If you’re young enough to have had the varicella vaccine that prevents chickenpox—its been available for about 25 years—you should never have to worry about contracting shingles either. It will take a few more decades to say for sure, however, because we have to see what happens when the vaccinated population reaches the age when they become vulnerable to a shingles outbreak.
Meanwhile, one million people in the United States who are too old to have been vaccinated for chickenpox develop shingles each year, usually after age 50. Close to one in three people will get shingles in their lifetime, and that increases to 50% of people who live to age 85. Shingles gets its name from the thick band of blistering rash that literally looks like a shingle on a house. Shingles usually occurs on your torso, often in a belt-like pattern around the midsection, but it can show up anywhere on the body.
For most people, shingles resolves in three to five weeks with treatment and no further complications. About 20% of the time, however, it progresses to serious nerve damage and chronic pain in the area where the rash was, a complication known as postherpetic neuralgia or PHN. The older you are when you get shingles, the higher your risk of PHN, which can be so debilitating that it results in depression, anxiety, sleep deprivation, weight loss, and difficulty with daily activities. If shingles occurs on the face or head, it can seriously impact your vision, and—rarely—cause hearing loss, facial paralysis, and swelling of the brain.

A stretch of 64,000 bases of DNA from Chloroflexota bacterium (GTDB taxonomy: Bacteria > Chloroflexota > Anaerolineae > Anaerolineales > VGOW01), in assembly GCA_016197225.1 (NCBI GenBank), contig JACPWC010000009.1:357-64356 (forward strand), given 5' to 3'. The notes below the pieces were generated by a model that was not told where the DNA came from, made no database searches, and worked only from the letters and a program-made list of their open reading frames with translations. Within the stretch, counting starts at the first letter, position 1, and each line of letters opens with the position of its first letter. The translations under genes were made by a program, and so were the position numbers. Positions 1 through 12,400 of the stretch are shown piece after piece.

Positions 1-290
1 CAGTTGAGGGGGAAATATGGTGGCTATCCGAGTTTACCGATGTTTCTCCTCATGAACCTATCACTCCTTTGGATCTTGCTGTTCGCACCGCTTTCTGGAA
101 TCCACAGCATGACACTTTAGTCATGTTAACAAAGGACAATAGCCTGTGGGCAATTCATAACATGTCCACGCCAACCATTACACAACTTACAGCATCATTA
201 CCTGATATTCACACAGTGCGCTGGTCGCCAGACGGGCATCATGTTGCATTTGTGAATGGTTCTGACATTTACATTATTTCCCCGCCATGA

Causes and Risk Factors for Shingles
So we’ve established that you have to have the chickenpox first, but not everyone who had chickenpox is destined to get shingles. What makes the virus spring back to life in some people and not others? Scientists have been trying to figure that out forever and the only thing we know for sure is that the virus takes advantage of a weakened immune system to reassert its presence. For that reason, folks with a weaker or compromised immune system are at a higher risk. That includes:
Anyone over age 50. Our immune system gets sluggish and less effective at protecting us as we age.